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Regional Matters

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These posts examine local, regional and national data that matter to the Fifth District economy and our communities.

November 20, 2020

The COVID-19 pandemic has depressed housing security and increased eviction risk for renters in the Fifth District. Although helpful for tenants, some federal pandemic-response provisions are ending in December.

Peter M. Dolkart and Stephanie Norris

November 13, 2020

Job postings, employment by income level, and business formation data tells the story of labor market activity during the economic downturn caused by COVID-19.

Jacob Crouse

November 9, 2020

The COVID-19 pandemic has caused severe economic distress in the Fifth District, but the regional housing market has proven remarkably resilient.

Benjamin Lukas

October 20, 2020

The COVID-19 pandemic is forecast to negatively affect state and local government revenues. In the absence of sizable federal transfers, this is likely to disrupt spending on critical services — including education — in ways that may have long-lasting effects.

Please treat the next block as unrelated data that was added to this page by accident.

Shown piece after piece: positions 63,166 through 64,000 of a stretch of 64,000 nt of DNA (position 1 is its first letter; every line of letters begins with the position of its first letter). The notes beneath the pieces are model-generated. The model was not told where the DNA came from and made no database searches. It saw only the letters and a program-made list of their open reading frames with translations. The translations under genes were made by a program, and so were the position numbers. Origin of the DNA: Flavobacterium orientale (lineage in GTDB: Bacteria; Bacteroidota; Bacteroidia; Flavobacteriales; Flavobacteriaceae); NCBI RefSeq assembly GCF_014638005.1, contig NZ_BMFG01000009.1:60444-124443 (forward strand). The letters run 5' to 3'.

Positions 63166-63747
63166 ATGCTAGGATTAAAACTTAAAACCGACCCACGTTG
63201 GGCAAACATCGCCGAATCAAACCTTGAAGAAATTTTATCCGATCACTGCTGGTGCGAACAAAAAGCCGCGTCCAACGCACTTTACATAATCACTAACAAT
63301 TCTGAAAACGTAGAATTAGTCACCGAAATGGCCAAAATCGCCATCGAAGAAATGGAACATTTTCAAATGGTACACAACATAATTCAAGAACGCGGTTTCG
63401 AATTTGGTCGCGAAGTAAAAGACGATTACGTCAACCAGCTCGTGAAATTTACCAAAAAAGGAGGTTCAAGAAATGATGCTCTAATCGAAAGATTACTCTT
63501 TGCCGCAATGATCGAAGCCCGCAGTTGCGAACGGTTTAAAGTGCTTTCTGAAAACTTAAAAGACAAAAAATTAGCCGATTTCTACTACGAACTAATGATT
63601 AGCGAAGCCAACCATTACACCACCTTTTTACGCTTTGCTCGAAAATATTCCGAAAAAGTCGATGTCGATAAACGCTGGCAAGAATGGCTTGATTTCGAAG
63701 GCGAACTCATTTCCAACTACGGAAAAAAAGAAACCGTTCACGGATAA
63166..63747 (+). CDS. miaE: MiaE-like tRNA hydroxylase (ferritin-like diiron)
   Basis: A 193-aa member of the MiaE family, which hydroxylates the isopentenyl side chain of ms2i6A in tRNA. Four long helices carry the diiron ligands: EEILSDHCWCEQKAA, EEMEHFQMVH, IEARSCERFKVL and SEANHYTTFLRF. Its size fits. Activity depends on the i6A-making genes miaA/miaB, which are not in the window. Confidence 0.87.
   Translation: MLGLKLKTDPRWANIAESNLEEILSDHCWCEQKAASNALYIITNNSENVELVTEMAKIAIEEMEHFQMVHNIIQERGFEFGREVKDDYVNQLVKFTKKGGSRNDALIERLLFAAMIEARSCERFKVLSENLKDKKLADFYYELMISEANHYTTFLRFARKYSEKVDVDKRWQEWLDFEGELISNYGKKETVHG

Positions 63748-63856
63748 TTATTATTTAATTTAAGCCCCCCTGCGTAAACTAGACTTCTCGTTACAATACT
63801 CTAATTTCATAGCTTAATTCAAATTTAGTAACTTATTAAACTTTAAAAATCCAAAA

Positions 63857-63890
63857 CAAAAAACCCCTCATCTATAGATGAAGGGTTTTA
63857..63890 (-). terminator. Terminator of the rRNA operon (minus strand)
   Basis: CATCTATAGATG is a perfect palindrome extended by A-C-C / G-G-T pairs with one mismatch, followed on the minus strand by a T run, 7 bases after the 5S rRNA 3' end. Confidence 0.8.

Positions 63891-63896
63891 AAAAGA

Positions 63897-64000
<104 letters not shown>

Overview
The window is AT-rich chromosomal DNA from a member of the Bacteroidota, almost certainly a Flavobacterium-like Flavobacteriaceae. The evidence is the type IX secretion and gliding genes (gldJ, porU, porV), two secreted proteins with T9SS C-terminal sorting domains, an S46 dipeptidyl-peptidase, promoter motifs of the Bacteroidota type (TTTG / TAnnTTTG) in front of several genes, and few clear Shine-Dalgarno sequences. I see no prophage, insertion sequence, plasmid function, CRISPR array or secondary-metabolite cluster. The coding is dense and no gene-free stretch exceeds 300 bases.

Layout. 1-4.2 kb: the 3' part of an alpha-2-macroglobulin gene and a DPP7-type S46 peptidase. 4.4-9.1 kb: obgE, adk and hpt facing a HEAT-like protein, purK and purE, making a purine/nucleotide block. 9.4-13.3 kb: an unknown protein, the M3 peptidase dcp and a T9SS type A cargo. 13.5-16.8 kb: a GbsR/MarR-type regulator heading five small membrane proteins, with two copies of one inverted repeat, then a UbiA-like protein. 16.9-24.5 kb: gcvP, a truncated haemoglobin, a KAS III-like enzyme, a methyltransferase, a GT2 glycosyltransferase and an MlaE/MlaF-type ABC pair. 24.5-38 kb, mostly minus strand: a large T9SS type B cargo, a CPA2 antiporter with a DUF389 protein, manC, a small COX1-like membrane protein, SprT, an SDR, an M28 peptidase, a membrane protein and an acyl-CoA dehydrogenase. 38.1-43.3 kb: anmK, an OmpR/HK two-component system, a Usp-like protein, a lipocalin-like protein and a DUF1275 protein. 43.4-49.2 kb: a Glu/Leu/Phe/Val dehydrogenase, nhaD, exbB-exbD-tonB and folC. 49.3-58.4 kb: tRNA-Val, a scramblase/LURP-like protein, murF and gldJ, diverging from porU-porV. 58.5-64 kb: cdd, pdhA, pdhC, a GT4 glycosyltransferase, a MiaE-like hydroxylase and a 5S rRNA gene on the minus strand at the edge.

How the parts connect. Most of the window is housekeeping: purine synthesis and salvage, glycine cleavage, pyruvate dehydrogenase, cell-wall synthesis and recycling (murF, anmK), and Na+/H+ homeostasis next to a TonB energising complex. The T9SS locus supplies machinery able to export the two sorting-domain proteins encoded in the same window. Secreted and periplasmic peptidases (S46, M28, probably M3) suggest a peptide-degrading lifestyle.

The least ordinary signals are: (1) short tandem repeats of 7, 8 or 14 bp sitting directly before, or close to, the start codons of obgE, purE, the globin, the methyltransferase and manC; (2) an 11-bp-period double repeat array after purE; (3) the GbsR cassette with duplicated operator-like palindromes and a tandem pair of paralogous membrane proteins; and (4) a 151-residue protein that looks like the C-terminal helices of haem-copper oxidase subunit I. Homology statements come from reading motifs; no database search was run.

John Mullin and Santiago Pinto

September 30, 2020

How did rural and urban counties compare on measures of health outcomes and drivers prior to the COVID-19 pandemic?

Stephanie Norris

September 17, 2020

As the COVID-19 pandemic forced schools to shift their approach to instruction, the Fed and other economic and financial literacy organizations pivoted, too.

Sarah Gunn, Nick Haltom and Donovan Pearce

September 1, 2020

July data from the Household Pulse Survey reveals some of the reasons people have not been working and how households met their spending needs.

Jacob Crouse

September 3, 2020

Businesses report on their progress since the start of the pandemic in our July and August surveys.

Roisin McCord

August 28, 2020

The digital access “homework gap” most severely affects students in poor households and is compounded in rural areas by a lack of broadband internet infrastructure.

Alaina Lee and Alexander Marré

August 7, 2020

Policy changes and the unique nature of the COVID-19 pandemic may impact the way labor market health is evaluated going forward.

Lucas Moyon and Laura Dawson Ullrich

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